A month later, I was grooming him. He needed a lot of that to bring out the shine in his black, tan and sable coat to help him once again become the jaw-dropping handsome guy he had once been. I was working near his ears when for the first time I noticed a numerical tattoo in one of his ears. I freaked inside. I knew that tattoos were common on the inside of the thigh on valuable dogs, but I had also heard only the military and law enforcement tattooed the ear.
I confirmed this with a breeder as well as an Army veteran who had been a K-9 handler in Vietnam. What’s more, someone had put a great deal of obedience training into Joe. He worked better off lead then on. These facts gave me much cause for thought. Two other behaviors emerged that made me further question his past. He was always an absolute gentleman. Except around July Fourth. The pop-pop-pop of small firecrackers caused him to rush, savagely barking, along the six-foot board on board fencing I’d had installed around my backyard. Far from being afraid of fireworks, he wanted at ‘em! Ruh-roh. He also had a problem with African American men in uniform and I very quickly learned to close the front door when our dark-skinned mailman was due to show. What was that all about? Hadn’t the pound looked for a tattoo? What if he’d been stolen a long time before we met, had fallen off the radar and had once been something far more than I’d ever imagined?
Obviously, I had a dilemma. I pondered like a judge whether to have authorities run the tattoo number. This dog was special. Quite special. I had no right to ignore what I knew and deprive him of a reunion with the people who must have profoundly missed him. On the other hand, I had reason to fear that in doing the right thing, he could be returned to the people who had abused him. In the end, I refused to take the risk. I told myself that when the day came his life ended, I would have the number run.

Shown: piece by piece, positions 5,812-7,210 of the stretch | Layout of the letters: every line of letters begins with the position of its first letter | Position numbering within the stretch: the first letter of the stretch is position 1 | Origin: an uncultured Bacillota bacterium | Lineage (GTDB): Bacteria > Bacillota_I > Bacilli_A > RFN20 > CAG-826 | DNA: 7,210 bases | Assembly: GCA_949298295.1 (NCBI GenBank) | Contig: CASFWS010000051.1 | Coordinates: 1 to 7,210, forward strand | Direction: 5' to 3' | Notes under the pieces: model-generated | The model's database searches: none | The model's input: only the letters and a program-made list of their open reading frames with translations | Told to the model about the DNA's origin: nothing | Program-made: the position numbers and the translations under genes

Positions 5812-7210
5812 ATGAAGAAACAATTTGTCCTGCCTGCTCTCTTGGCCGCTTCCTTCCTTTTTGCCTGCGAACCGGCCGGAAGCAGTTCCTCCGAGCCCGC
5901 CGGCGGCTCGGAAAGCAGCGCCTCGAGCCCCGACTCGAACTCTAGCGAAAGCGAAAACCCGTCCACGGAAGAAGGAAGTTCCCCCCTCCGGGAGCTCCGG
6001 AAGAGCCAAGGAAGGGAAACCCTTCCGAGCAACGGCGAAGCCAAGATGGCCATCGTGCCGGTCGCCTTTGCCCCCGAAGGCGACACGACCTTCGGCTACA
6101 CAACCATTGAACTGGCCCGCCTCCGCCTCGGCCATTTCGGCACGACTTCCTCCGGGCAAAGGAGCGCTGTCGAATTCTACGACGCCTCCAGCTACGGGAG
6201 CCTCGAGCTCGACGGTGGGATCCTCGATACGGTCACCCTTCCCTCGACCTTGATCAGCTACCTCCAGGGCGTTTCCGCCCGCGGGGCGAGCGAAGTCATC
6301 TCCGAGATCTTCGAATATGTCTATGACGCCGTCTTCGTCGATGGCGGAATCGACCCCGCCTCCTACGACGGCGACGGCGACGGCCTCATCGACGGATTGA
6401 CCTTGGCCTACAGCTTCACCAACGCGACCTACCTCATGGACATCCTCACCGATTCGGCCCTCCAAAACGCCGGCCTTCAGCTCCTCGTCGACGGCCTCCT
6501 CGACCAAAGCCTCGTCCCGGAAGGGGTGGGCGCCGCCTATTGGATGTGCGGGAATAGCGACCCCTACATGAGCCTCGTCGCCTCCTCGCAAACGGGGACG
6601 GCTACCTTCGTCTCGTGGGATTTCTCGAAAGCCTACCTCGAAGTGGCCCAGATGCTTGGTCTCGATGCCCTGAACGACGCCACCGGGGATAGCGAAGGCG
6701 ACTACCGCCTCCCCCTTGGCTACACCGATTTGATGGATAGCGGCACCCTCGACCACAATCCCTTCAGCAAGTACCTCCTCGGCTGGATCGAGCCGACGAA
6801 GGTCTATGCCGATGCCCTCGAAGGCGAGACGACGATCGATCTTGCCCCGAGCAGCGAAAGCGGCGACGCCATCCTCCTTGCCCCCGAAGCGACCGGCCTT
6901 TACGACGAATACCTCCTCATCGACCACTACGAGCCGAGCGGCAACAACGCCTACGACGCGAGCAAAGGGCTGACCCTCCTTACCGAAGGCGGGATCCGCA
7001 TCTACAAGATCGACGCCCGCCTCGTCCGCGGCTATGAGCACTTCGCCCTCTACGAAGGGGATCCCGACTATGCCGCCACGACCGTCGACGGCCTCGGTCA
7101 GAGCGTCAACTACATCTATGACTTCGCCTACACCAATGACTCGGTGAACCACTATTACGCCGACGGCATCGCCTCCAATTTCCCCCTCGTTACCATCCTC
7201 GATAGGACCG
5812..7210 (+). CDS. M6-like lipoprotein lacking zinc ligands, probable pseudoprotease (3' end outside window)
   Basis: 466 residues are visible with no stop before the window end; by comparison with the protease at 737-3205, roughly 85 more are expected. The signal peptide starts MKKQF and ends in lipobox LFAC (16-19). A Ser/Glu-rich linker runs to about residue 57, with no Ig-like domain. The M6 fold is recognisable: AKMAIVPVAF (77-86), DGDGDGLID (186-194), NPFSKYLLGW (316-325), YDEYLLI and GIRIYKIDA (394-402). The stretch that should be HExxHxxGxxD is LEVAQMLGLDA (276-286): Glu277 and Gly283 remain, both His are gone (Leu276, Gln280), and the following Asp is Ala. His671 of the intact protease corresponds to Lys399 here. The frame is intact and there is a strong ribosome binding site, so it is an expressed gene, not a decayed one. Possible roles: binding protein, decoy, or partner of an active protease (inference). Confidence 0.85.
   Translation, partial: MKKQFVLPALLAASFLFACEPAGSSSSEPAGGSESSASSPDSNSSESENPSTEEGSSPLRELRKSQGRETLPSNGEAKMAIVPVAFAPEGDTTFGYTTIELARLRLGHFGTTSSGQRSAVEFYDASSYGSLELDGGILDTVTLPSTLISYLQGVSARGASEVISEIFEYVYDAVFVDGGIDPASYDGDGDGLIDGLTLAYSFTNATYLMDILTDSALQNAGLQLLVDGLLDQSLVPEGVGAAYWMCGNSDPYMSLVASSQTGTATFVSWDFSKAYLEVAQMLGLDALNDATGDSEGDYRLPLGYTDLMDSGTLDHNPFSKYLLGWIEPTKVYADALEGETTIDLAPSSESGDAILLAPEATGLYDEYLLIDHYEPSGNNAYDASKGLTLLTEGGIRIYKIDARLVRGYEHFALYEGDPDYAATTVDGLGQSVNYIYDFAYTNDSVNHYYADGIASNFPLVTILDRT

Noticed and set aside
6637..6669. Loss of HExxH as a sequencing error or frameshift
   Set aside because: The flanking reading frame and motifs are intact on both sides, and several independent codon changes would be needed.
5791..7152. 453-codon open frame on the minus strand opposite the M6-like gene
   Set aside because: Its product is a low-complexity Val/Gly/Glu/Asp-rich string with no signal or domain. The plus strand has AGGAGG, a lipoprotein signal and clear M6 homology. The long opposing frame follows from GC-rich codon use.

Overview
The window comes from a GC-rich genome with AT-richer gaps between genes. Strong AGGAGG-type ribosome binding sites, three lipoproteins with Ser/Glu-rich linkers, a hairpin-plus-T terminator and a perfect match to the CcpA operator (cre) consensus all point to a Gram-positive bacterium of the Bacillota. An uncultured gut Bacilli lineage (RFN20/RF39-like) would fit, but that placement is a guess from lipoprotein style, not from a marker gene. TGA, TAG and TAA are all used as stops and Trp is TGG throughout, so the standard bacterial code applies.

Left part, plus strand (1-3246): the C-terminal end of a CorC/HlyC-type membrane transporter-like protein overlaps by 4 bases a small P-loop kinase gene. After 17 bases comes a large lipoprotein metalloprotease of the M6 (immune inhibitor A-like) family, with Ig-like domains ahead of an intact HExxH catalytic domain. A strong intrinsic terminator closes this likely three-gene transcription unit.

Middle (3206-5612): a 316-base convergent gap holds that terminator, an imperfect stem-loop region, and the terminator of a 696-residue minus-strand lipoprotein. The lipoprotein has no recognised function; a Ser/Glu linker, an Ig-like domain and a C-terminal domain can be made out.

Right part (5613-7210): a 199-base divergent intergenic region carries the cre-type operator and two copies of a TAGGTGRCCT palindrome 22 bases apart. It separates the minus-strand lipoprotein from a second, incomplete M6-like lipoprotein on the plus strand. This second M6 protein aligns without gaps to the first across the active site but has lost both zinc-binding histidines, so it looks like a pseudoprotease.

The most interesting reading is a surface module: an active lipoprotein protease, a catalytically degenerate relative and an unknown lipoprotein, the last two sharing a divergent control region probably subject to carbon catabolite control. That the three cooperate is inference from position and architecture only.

Joe was about six years old at the time I adopted him. There were tough days in our life together when I put my arms around his massive neck and was comforted. I believed him to be content with the life I was giving him, but there were times when he seemed what I will call a little sad, as if missing his past and the people in it. Maybe it was just my imagination. After all, his was a serious nature. Every interaction he had with people was gentle. Sweetest of all was the way he liked to rest his great head on my thigh so I could scratch behind his ears.
At about twelve years old he began bleeding from his nose. Not a couple of drops, but truly hemorrhaging. The vet ruled out cancer but could not make a definitive diagnosis. Sadly, there were two other episodes like the first. At the same time, he began having increasing difficulty in standing. His muzzle was growing gray, and our walks were necessarily much shorter. Clearly, his health was declining, his life uncomfortable. It was time.
I am not proud of it, but I could not witness the needle. The vet’s office knew the situation, knew how our story had begun. The assistant graciously understood my cowardice and I left quickly, never looking back. I have regretted those last minutes for two decades.
I never did have the tattoo number checked. I’ve never stopped missing him. A thousand happy memories involving Joe have passed through my mind while I wrote this. I have never assigned overly human characteristics to dogs. Why would I insult them so? But I bitterly wish I would have stayed to the end, to stroke his noble head and to tell him once more, “Good boy, Joe. You’re a good boy.”